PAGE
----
Xalkori (crizotinib)

RATE

Xalkori® is a targeted therapy that is used to treat some non-small cell lung cancers (NSCLC) that have a certain anaplastic lymphoma kinase (ALK) mutation. ALK mutation is determined by biomarker tests (molecular testing) conducted on a biopsy sample of the tumor. Xalkori is an ALK inhibitor and is also classified as a tyrosine kinase inhibitor (TKI). It is designed to block the activating sites (tyrosine kinases) of several proteins within the cancer cell. These proteins can stimulate cancer growth when the tumor has an ALK mutation. By blocking the proteins, Xalkori may shrink the cancer or slow the cancer’s progression.1,2

Xalkori is used to treat NSCLC patients with a certain ALK gene mutation that has spread to other parts of the body (metastasized). Xalkori is also used to treat patients with metastatic NSCLC that have an ROS1 mutation.1

About ALK Mutations

An estimated 3-5% of lung tumors have mutations on the ALK gene, which stands for Anaplastic lymphoma kinase. ALK mutations are more common in light smokers (defined as less than 10 pack years*) and/or never-smokers (patients are considered “never smokers” if they have smoked less than 100 cigarettes in their lifetime). These mutations are also associated with younger patient age and adenocarcinomas.4,5

Taking Xalkori

Xalkori is a capsule taken by mouth, and it can be taken with or without food. Xalkori capsules should be swallowed whole and should not be opened or crushed. The dosage is determined by several factors, including the patient’s general health and ongoing response to treatment.. Patients should not drink grapefruit juice or eat grapefruit during treatment with Xalkori, as it may increase the level of Xalkori in the blood to a harmful level.2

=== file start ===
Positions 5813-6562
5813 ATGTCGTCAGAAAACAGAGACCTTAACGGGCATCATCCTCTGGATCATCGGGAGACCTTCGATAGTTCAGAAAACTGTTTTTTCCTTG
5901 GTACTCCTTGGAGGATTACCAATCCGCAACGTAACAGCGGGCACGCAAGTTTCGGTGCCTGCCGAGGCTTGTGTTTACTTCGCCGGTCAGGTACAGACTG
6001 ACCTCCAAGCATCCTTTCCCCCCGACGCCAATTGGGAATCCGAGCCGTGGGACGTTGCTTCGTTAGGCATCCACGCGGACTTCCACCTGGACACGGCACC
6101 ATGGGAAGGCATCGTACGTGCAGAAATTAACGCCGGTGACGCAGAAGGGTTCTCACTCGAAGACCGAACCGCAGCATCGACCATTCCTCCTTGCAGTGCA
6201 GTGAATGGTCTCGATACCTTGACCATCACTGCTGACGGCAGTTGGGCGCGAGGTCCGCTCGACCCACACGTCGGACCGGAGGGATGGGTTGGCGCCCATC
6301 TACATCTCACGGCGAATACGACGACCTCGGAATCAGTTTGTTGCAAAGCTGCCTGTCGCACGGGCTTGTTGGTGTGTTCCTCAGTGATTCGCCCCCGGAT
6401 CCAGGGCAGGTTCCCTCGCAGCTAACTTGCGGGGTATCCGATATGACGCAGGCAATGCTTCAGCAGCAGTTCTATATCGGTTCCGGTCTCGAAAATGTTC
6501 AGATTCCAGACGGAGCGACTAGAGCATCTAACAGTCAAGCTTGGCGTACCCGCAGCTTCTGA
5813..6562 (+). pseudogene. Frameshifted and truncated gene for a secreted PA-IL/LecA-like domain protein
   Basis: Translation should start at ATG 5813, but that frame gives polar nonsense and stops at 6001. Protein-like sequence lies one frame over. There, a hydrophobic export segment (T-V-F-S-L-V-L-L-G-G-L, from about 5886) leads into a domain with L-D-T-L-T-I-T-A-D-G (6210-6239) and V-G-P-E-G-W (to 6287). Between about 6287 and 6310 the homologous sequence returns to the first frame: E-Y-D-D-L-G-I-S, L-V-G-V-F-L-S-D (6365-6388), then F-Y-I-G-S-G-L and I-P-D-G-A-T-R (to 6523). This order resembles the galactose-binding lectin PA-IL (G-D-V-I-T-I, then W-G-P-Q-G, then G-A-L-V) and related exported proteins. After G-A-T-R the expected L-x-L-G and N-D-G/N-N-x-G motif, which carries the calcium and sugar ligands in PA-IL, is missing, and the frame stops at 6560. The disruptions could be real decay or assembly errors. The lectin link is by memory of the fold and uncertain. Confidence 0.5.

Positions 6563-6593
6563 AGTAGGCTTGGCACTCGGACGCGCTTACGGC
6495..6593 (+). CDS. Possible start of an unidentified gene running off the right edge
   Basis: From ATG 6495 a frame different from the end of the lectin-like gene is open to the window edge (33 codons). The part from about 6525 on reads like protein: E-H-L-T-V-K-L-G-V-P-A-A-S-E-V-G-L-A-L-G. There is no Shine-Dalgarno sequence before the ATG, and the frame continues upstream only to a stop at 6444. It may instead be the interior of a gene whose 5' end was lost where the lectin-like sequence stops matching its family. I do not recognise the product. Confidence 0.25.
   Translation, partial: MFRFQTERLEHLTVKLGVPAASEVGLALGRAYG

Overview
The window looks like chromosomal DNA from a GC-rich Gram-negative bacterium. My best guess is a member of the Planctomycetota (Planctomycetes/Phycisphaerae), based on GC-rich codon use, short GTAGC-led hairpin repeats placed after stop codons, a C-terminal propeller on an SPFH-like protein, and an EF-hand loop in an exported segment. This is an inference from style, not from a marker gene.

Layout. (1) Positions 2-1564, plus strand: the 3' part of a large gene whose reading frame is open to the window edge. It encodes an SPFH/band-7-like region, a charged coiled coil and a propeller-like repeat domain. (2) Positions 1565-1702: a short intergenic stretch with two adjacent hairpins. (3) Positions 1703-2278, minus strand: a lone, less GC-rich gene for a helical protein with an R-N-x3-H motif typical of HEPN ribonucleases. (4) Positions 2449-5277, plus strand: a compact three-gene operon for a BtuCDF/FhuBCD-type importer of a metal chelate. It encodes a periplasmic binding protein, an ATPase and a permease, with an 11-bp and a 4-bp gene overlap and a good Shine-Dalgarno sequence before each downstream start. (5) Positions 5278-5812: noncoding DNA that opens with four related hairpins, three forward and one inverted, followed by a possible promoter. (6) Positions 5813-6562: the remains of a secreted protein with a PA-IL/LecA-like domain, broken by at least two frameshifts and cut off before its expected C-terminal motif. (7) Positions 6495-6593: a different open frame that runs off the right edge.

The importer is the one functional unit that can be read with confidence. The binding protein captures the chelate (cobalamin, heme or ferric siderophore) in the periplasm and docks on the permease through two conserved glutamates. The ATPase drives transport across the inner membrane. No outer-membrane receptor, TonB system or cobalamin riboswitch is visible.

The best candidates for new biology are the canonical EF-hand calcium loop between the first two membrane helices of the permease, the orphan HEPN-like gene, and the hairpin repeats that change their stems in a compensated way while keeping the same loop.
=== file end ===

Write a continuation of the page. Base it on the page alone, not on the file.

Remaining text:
Side Effects of Xalkori

Xalkori may cause side effects, and in some cases, these side effects can be severe. Any side effects should be reported to a health care professional. Side effects experienced in greater than 30% of patients taking Xalkori include vision problems (such as blurred vision, double vision, or increased sensitivity to light), nausea, diarrhea, and vomiting. Less common side effects experienced in 10-29% of patients receiving Xalkori include swelling (edema), constipation, fatigue, decreased appetite, dizziness, increased liver enzymes, numbness or tingling in hands and feet, taste changes, heartburn, and rash. Rarely, Xalkori can cause severe side effects, and patients taking Xalkori should seek medical care immediately if they experience difficulty breathing with a cough or low-grade fever, slow heartbeat, or dizziness. Additional side effects that are not an emergency but require medical attention include frequent diarrhea (4-6 episodes within 24 hours), nausea, vomiting (more than 4-5 times within 24 hours), signs of dehydration (tiredness, dry mouth, dark and decreased urine, or dizziness), eye irritation, yellowing of the skin or whites of the eyes (jaundice), dark or brown urine, decreased appetite, pain on the right side of the stomach region, bleeding or bruising more than normal, itching, or coughing with or without mucus.1,2

Precautions

Patients receiving Xalkori should talk to their doctor about other medications, herbal remedies, and any supplements they are taking. Patients should talk to their doctor before receiving immunizations or vaccinations while taking Xalkori to make sure they are appropriate. Patients who are pregnant or may become pregnant during treatment should discuss their condition with their doctor prior to starting Xalkori, as it may be hazardous to the fetus. It is not recommended for men or women to conceive a child while taking Xalkori, and patients are advised to use barrier methods of contraception (i.e. condoms). It is not known whether Xalkori passes into breast milk, and patients should not breastfeed while taking Xalkori.2

*Pack years is a term used to help quantify the equivalent of how many years a patient has smoked.  It is calculated by multiplying the number of packs of cigarettes smoked per day by the number of years the person has smoked. For example, smoking one pack per day for one year equals 1 pack year, whereas smoking two packs per day for two years equals 4 pack years.